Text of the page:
I’m not sure what’s happening these days at Motorola Mobility, but the gap between the 360 reveal and shipping is bombastic. Clearly a miss. By the time it does ship, I wonder if others will have stolen the thunder of its circular design? No question, there will be lots more choice out there.  Still, there are loyalists. And the’ve waited a long time. You know what comes with long waits…? Heightened expectations.

Odd for a hit: 50%

Samsung Gear S (Tizen)

Samsung Gear S. Love that watchface, and curved display. Will we be able to read it outdoors?

You gotta love Samsung. Throw it and see what sticks. I mean, why ship just one or two tablet models, when you can ship, like, twenty? Consumer confusion. Let the market sort those details out. On the upside, it does put pressure on the competition to speed product cycles. And so it continues with Samsung’s smartwatch strategy. Does anyone know the names of all the models? I really wish manufacturers would adopt a naming convention similar to automakers. Audi does A3/4/7. Mercedes C/E/S. BMW 2/3/4/5/6/7/8 (this is getting crazy). At least we know where in the pecking order a product stands because, for the most part, these companies stick to naming conventions.

The Gear S is the fourth smartwatch of 2014 from Samsung. Unlike the Gear Live which runs on Google’s Wear platform, this one uses its home grown stew known as Tizen. More interesting, Samsung is eschewing the idea of a smartwatch merely a smartphone companion. That means, with 3G and wi-fi, the Gear S can function on its own – could be good if you’re on a morning jog, for example, and you don’t want a smartphone bouncing in your pocket.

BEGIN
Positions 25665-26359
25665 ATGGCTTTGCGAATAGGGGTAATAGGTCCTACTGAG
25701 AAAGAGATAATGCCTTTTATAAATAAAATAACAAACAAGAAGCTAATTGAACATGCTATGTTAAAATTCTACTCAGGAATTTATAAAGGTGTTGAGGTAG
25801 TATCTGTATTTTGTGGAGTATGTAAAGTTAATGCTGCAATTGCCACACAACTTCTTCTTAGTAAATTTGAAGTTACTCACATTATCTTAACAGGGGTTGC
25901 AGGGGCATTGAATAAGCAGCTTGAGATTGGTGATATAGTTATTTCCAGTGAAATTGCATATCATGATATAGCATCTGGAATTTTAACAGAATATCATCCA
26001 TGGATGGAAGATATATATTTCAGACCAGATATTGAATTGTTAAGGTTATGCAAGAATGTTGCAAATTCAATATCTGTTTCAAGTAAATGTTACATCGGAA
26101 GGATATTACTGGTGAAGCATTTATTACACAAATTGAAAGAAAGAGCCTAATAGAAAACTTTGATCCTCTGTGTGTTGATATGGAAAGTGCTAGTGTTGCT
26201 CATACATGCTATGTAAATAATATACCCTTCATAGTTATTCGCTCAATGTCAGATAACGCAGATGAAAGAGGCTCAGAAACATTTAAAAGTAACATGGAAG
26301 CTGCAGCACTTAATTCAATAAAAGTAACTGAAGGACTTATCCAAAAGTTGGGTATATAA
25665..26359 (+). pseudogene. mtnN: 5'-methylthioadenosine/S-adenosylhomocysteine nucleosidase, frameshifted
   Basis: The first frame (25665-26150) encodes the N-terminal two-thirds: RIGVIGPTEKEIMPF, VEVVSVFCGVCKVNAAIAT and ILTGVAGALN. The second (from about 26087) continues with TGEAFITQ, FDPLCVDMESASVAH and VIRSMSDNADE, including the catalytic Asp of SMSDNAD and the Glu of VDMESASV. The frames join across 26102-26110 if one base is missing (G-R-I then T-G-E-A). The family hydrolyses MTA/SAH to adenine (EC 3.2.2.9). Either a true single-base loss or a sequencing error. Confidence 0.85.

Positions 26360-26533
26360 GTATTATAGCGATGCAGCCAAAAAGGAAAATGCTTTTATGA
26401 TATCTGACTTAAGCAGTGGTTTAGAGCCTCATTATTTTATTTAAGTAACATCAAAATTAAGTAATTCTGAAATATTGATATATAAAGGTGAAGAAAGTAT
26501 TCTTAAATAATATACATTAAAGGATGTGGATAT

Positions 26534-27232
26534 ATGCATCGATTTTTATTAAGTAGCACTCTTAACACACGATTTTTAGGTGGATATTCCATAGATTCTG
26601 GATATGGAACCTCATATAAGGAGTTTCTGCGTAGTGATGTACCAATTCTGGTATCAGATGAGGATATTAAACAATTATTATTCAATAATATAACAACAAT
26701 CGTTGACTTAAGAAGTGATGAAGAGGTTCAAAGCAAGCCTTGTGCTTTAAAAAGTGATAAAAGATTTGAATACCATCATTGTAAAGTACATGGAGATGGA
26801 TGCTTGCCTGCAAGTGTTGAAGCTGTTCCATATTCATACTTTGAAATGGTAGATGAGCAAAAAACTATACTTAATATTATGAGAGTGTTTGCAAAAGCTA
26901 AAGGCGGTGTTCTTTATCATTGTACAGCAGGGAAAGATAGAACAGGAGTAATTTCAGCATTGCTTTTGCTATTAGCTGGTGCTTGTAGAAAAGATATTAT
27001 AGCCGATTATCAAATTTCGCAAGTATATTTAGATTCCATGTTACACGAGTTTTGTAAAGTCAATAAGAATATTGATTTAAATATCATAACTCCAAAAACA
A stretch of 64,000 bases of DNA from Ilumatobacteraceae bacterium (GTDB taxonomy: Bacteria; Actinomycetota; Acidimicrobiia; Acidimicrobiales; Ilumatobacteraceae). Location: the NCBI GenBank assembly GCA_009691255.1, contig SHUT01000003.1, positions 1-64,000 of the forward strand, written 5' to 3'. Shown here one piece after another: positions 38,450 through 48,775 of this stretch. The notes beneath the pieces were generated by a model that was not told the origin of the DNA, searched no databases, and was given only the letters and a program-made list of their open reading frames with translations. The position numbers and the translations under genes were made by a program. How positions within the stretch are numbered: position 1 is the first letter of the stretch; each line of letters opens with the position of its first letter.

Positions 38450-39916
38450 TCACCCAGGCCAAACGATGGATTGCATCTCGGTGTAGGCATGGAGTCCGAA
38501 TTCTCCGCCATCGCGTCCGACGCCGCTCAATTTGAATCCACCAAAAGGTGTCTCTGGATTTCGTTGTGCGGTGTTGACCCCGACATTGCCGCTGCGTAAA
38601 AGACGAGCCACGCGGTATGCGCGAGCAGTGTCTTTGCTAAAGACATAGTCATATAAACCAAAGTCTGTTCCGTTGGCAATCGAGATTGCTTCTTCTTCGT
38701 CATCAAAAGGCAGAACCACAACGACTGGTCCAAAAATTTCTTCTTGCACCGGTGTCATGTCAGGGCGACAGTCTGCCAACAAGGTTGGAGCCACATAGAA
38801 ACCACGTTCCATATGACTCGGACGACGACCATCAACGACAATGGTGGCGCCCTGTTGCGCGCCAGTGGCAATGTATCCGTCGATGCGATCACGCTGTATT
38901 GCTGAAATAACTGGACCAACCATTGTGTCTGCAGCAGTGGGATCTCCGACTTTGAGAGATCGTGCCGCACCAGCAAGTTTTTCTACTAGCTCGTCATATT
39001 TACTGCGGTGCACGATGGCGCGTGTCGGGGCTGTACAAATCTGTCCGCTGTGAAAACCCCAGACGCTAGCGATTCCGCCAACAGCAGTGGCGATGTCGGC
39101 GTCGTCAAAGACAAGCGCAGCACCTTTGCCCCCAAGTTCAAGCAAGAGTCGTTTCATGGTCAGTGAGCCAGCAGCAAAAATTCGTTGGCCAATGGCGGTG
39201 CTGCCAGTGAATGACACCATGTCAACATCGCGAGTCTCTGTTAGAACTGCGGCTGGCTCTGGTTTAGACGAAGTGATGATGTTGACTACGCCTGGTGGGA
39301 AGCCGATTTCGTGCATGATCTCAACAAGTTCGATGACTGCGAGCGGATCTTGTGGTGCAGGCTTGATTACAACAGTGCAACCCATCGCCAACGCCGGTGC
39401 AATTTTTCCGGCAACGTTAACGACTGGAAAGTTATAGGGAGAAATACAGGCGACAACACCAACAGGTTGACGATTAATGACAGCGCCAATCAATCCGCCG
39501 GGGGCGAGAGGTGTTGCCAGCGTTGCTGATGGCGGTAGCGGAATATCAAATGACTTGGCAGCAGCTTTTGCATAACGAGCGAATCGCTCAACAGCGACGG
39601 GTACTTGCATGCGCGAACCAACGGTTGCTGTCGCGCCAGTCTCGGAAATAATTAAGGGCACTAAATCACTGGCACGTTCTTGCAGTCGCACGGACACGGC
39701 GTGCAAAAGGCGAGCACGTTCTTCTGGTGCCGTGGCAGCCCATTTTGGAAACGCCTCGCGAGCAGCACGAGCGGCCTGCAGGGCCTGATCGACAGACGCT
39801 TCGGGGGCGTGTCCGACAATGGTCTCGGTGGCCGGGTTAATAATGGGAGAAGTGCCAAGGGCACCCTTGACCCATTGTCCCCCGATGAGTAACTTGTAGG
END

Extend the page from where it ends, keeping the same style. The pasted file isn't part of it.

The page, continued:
Thumbs up for the curved display. But will the Gear S continue the trend of needing a daily charge?

Not sure of price yet, but we know it will ship in October.

Odds for a hit: 30%

LG G Watch R Round (Android Wear)

Moto 360 will soon be joined by LG’s second Wear device, the G Watch R (Round).

I have to say, in this teaser video, it looks pretty sweet:

Odds for a hit: 30%

HTC One Wear

HTC One Wear
HTC One Wear. Leaked image. Expect fine design.

Ah, HTC. Did someone say design? If any company has figured out how to make Android look sexy in the flesh, it’s HTC. While Samsung fancies itself a purveyor of luxurious plastic, HTC says “come on now, really?” and delivers gorgeous designs that employ Apple-like metals. So expect much anticipation for their first Android Wear smartwatch, the HTC One Wear.

Odds for a hit: 50%



When will Amazon jump into the wearables market?

Probably a matter of when, not if. CEO Jeff Bezos has already proven he’s willing able to play the hardware game – which is, of course, ultimately a content game. Kindle Fire tablet, FireTV,  Fire Phone… and … Fire Watch?